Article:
Thinking Outside the Box

9 February 2023

UQ alum shares the ingredients of a successful communications campaign

It's fair to assume that consumers have had their fill of pizza marketing  and advertising. Pizza speaks (or tastes) for itself, right?

UQ alum Rhiannon Frater (Bachelor of Journalism and Bachelor of Communications (Public Relations) ’15) disagrees. The Domino’s Chief Communications and Corporate Affairs Officer for Australia and New Zealand has worked on some quirky and out-of-the-box concepts (remember the diamond pizza engagement ring?) during her almost 5 years at the company and believes there’s still so many more ways to tantalise the tastebuds – it all depends on how you slice it.

What inspires you and your ideas? Are there times when you feel a lack of creativity?

I always start with the objective in mind, and then ask the question: what if…? I’m a big believer that there are no bad ideas, no matter how crazy or wild they may be. Often, the more realistic ideas are born from ‘blue sky’ ideas that are built on and made better.

When I’m lacking creativity, I love to find inspiration from other iconic brand campaigns. There are some really creative people out there, and I find creativity sparks creativity. Sometimes you just need to get out of your own head and re-ignite your imagination.

What is one the favourite campaigns you have worked on and how did you bring it to life?

Choosing your favourite campaign is like choosing your favourite child. I love them all in different ways, for different reasons. But if I had to choose the one closest to my heart, it would be when Domino’s hired a Chief Garlic Bread Taste Tester.

So… Why? Garlic bread sales were down, and we wanted to reignite conversation about our garlic bread.

For some reason, the internet goes crazy about garlic bread. It’s just one of those things. So, we created a legitimate job for a ‘Chief Garlic Bread Taste Tester’, where we offered to pay someone $30/hour to come in for one day and eat our garlic bread.

We create a humorous job ad on LinkedIn (which significantly increased the following on our LinkedIn page), and asked people to send through a 30-second video explaining why they were the ideal candidate for the job. And we got HUNDREDS of applications.

This campaign had 3 stages:

  1. Hiring the Chief Garlic Bread Taste Tester
  2. Appointing the successful candidate
  3. Launching a menu item that they created – the Garlic Bread Pizza.

In the end, the campaign achieved a global media reach of 992 million (139 in Australia and New Zealand) and a total reach of 1.36 billion (about 14% of the population). It was featured in publications like The Daily Telegraph,, Daily Mail and LADbible (to name a few).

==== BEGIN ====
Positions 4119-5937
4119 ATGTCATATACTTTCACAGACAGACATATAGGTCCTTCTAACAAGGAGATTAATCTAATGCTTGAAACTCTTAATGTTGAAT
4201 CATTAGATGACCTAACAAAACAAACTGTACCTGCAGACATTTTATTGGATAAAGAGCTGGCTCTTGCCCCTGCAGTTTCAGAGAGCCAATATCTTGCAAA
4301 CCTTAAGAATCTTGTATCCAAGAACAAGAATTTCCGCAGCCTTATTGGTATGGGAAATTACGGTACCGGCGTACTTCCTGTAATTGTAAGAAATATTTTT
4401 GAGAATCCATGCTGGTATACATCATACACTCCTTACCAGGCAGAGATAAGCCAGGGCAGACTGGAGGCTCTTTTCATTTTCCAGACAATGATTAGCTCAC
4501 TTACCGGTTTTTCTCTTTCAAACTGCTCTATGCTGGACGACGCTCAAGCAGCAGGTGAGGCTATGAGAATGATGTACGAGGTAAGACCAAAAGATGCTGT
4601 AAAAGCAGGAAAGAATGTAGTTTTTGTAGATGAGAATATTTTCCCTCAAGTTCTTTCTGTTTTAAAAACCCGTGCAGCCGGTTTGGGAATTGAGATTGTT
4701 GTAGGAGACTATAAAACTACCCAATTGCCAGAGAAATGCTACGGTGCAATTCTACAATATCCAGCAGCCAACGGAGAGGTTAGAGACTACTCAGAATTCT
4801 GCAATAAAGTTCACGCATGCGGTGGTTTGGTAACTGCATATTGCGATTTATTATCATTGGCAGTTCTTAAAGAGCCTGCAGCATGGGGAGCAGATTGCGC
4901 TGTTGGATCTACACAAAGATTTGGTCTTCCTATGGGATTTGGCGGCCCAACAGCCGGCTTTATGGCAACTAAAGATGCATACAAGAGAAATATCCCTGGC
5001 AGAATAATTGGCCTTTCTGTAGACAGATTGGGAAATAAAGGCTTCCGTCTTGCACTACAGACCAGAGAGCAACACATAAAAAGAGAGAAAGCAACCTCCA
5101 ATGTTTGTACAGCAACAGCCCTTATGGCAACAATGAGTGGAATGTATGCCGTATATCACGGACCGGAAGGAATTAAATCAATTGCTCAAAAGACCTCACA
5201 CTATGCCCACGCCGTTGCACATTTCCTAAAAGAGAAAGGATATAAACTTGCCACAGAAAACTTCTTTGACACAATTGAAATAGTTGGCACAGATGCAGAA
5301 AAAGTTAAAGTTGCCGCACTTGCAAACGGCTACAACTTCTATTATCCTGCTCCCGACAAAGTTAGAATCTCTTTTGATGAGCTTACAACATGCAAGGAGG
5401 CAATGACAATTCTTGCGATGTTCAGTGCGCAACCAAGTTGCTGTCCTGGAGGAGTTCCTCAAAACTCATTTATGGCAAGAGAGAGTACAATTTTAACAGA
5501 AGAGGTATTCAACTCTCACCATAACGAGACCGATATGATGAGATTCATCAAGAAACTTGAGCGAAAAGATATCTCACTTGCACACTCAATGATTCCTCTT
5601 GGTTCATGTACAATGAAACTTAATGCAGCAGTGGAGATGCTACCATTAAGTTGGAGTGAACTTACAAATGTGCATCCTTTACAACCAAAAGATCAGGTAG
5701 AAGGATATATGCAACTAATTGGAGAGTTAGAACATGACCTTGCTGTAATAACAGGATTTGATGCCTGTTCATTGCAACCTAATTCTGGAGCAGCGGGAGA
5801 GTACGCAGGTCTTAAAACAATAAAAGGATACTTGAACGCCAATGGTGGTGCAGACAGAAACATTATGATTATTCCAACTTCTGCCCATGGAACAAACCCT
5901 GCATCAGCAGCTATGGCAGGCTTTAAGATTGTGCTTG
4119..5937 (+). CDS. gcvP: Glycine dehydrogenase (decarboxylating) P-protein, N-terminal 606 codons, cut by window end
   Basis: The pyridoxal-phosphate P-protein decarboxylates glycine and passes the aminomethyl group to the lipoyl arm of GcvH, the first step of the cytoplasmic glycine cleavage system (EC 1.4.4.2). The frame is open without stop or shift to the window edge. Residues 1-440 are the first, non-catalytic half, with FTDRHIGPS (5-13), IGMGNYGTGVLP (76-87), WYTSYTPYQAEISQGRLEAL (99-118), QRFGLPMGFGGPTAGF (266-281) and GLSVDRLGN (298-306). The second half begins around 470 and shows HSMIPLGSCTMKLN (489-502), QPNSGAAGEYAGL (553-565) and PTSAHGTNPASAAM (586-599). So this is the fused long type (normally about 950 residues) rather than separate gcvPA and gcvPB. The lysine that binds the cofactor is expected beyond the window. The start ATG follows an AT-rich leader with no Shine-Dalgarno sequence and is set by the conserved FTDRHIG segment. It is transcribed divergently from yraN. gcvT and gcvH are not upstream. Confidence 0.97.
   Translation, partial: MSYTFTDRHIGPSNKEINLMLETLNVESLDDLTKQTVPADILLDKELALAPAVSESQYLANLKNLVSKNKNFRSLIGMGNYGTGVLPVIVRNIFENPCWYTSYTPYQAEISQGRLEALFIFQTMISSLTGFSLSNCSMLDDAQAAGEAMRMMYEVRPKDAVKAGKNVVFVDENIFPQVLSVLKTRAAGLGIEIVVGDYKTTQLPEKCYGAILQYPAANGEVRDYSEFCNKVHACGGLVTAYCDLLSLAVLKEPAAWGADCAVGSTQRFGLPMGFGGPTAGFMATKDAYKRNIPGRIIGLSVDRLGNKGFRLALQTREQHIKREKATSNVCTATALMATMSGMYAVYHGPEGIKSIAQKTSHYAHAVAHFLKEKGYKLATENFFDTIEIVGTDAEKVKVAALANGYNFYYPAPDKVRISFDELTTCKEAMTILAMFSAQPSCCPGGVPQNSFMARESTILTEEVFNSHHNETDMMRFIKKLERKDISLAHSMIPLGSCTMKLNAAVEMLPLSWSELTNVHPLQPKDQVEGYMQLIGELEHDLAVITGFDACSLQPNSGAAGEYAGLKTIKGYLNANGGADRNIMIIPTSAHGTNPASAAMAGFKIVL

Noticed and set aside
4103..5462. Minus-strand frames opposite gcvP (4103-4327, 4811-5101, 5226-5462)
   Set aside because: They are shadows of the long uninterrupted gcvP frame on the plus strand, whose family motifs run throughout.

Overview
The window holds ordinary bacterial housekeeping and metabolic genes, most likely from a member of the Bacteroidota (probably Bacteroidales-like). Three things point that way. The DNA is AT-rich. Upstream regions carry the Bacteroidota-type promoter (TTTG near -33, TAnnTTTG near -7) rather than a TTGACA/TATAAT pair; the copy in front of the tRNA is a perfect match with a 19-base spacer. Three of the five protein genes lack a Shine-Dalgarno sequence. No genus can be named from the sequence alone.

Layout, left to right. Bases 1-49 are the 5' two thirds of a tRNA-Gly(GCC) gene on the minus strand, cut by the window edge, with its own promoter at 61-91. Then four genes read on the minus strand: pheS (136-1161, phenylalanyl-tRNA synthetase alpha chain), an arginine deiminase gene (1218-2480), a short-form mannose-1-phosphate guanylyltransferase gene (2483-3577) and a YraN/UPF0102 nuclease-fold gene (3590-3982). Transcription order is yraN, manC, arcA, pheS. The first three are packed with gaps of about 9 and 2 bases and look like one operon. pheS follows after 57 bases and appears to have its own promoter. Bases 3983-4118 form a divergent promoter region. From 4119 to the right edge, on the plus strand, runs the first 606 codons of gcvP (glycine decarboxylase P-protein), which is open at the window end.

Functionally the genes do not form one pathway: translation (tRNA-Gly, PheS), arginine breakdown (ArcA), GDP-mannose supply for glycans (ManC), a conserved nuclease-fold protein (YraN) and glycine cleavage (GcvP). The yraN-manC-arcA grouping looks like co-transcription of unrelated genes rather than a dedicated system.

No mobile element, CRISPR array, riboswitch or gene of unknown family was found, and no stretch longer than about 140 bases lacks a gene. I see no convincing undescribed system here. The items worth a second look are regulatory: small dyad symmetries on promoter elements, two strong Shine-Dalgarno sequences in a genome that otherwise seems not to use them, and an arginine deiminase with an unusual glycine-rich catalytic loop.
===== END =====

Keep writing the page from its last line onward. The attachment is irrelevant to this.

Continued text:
And more impressively, it was executed with limited time (two weeks), budget ($1,158) and resources (in-house); making for one of the most successful PR campaigns Domino’s has run to date. Plus, it was a ‘loaf’ of fun!

Why are communications and public relations so vital? What sets them apart from traditional marketing?

Communications has never been more critical than it is right now – it’s not just about communicating during a crisis, but rather engaging different stakeholders and communicating the right message to the right audience, at the right time.

As communications professionals, it’s our job to preserve and enhance the reputation of the enterprises and businesses we work for. For me, this means making tough commercial decisions to do what is right by forming the links between reputation and commercial success through data and insights. Reputation is the foundation of business success; without stakeholders, customers and team members who trust your brand, there is no growth. And without growth, success is limited.

UQ alum Rhiannon Frater (second from left) and her Domino's team.

Does ‘going viral’ equal success? What other facts do you measure?

Not necessarily – as you can go viral for all the wrong reasons too. For us, it’s all about getting people to think about and talk about our brand (and ideally that leads to purchasing from it too!). You’d be hard pressed to find someone who hasn’t heard of Domino’s. So, it’s less about awareness, and more about how people feel about and engage with our brand. And before you ask… yes, you can measure that!

What advice do you have for an eager graduate who is keen to pitch ideas to senior staff members?

Always focus on Return on Investment (ROI) and link your ideas back to a key business objective. It’s all well and good to come up with a crazy, out-of-the-box idea, but it’s important that the idea helps drive the business forward and aligns with the company’s purpose and values.

By Camille Brandon